Beaver Metropolitan Coaches Inc. - National Coach Manufacturing - 1930s-1960s - Beaver Falls, Ohio
|Beaver Transit Coaches - have ads
For 1937 Ford introduced a new bus-specific chassis, the Model 70. It featured a 171" wheelbase and a 85 hp flathead V8, semi-elliptical springs, a 45 gallon fuel tank and heavy-duty air brakes. Beaver produced a box-like 25-passenger forward control school bus body fabricated in sections using an all-steel framework covered by an aluminum skin.
1956 National Coach Mfg
BEAVER (iii)(US) 1934-1956
(1) Beaver Transit Equipment Co., Beaver Falls, Ohio 1934-1935
(2) Beaver Metropolitan Coaches, Inc., Beaver Falls, Ohio 1935-1953
(3) National Coach & Manufacturing Co., Beaver Falls, Ohio 1955-1956
G.M. Davis, in charge of the Philadelphia sales office of ACF since 1928, went into the bus building business for himself in 1934, a depression year when an economical lightweight bus was demanded by most operators. Using a standard Ford front-engine commercial chassis, Traver Engineering Co. of Beaver Falls, Pa., built a prototype bus which was shown to city transit companies in the area. Response was good enough that a separate manufacturing company was soon organized. After a short time the original 83-inch-wide design was changed to permit installation of double seats on each side of the aisle, while gradual changes were also made in the exterior styling; the front .engine and forward control arrangement were retained. Chevrolet and International power was optional.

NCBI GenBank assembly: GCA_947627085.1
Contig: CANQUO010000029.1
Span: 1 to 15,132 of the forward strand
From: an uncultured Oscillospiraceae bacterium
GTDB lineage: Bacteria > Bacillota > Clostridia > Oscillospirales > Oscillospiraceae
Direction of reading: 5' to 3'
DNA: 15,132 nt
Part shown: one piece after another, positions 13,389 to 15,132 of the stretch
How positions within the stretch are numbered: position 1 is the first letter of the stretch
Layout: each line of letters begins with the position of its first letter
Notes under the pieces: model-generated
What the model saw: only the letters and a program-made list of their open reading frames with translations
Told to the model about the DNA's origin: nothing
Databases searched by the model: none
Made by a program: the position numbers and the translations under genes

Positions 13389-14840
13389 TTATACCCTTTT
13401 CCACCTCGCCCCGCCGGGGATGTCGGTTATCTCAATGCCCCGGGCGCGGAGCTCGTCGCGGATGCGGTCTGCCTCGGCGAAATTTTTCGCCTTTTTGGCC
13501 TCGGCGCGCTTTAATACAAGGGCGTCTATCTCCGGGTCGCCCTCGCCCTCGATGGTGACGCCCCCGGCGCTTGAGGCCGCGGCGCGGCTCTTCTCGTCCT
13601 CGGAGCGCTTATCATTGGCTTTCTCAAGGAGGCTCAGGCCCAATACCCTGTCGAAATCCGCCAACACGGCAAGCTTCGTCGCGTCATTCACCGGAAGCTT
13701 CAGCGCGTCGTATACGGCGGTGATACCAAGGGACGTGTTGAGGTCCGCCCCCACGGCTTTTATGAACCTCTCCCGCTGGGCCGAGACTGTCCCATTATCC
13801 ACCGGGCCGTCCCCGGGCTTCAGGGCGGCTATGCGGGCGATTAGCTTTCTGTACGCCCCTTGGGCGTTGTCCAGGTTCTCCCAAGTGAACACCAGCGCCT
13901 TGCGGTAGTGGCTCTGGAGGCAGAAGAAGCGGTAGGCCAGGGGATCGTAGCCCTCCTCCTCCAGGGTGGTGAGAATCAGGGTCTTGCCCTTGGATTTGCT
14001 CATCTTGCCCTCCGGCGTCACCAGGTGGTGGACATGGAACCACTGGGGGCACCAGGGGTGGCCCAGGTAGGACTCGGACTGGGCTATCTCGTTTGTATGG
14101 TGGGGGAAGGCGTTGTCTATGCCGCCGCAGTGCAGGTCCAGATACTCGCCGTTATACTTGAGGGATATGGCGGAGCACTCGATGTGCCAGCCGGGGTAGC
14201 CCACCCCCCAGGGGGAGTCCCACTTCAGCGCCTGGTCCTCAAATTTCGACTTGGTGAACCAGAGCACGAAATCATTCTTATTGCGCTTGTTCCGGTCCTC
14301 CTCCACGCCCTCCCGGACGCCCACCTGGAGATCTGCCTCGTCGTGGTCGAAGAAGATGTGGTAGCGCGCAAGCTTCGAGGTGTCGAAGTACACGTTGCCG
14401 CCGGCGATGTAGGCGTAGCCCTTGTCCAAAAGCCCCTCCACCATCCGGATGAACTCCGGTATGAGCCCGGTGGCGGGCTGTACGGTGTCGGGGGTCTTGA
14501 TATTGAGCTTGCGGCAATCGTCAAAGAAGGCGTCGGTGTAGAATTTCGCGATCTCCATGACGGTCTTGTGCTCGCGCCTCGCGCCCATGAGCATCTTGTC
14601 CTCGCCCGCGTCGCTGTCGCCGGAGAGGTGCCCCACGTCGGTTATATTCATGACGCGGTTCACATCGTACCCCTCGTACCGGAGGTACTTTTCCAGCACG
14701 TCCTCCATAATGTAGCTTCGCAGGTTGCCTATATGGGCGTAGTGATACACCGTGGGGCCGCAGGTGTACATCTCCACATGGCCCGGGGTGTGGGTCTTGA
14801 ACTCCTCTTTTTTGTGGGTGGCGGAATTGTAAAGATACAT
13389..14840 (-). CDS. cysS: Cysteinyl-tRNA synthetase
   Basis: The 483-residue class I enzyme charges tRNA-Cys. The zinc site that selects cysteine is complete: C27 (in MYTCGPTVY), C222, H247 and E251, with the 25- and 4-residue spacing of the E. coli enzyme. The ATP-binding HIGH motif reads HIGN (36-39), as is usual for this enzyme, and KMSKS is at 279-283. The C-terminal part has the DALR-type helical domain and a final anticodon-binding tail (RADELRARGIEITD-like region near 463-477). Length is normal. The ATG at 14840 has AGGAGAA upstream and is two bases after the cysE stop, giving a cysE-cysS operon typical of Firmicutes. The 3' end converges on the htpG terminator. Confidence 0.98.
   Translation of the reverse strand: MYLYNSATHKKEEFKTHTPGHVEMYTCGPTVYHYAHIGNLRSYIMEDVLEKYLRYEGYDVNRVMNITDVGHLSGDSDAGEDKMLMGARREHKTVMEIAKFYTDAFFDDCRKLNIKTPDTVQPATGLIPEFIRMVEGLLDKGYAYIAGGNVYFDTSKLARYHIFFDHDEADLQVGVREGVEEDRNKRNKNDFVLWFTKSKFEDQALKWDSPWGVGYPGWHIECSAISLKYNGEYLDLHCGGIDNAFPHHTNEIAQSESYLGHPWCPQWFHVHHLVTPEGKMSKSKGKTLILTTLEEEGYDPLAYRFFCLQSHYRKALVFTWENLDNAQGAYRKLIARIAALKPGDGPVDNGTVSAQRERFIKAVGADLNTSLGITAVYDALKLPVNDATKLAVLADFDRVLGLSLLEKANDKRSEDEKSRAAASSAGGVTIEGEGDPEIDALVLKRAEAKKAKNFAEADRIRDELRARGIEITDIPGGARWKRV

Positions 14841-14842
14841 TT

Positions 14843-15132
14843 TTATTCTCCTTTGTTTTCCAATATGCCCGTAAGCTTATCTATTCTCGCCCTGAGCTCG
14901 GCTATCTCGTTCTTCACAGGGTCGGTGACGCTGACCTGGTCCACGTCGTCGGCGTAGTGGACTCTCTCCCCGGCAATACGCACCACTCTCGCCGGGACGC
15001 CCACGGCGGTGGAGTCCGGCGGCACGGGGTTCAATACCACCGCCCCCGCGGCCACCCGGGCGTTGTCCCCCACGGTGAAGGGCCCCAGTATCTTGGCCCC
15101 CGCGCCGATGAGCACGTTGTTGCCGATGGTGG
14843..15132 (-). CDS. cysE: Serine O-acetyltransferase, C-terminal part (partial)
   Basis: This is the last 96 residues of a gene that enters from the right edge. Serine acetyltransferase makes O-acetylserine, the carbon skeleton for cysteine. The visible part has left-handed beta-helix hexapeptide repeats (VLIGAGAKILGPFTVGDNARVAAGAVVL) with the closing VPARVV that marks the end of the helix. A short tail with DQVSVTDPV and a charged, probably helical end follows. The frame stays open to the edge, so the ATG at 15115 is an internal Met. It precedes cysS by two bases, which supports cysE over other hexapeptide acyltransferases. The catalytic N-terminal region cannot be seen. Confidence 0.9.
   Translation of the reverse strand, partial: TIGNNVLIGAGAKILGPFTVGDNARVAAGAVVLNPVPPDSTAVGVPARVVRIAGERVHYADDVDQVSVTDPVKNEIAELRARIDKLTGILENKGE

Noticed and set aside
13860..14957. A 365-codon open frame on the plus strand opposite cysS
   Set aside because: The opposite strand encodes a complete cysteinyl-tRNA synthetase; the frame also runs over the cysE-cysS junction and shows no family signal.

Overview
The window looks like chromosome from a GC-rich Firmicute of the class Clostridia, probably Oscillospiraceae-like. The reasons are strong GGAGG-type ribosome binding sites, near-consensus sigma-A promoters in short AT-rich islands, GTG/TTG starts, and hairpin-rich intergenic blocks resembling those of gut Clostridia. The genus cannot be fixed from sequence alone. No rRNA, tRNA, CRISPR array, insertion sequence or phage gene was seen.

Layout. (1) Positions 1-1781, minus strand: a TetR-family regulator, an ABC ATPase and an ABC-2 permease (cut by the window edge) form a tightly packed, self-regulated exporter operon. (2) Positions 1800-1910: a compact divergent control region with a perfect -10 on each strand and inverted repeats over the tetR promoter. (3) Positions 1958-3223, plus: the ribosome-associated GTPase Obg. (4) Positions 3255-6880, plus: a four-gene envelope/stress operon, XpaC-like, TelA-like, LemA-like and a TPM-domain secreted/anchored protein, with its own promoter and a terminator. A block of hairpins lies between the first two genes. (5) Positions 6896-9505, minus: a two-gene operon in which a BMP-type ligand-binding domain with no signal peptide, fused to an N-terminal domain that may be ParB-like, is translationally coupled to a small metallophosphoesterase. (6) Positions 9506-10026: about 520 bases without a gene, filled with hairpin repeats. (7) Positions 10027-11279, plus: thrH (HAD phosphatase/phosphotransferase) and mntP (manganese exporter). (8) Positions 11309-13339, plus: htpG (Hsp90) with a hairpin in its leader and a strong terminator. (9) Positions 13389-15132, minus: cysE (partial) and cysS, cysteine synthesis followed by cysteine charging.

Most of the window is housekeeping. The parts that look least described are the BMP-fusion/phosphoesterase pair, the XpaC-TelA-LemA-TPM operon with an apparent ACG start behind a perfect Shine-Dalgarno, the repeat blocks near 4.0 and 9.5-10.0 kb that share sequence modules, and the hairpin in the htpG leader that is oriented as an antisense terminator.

The first rear-engine Beaver was announced in 1938, and soon a range of "pushers" was being offered with seating capacities from 20 to 35. An advertised virtue was the ease of replacing all body panels, which were of flat sheet metal except for the four roof comers. Postwar Beavers, basically unchanged, took on a more modem appearance with tilted windshields and optional sliding sash. A flood in 1953 damaged the factory and caused suspension of production, but in 1955 Davis (who had left the company earlier) and some associates acquired the enterprise and attempted to restart it without conspicuous success. Times had changed, and the sort of small-town low-budget bus operator who had formerly constituted Beaver's principal market had turned to second-hand diesel buses or else gone out of business entirely. Incomplete records suggest production and sale of just under 1000 Beaver buses from 1934 to 1956.
For more information please read:
|© 2004 Coachbuilt.com, Inc. | Index | Disclaimer | Privacy|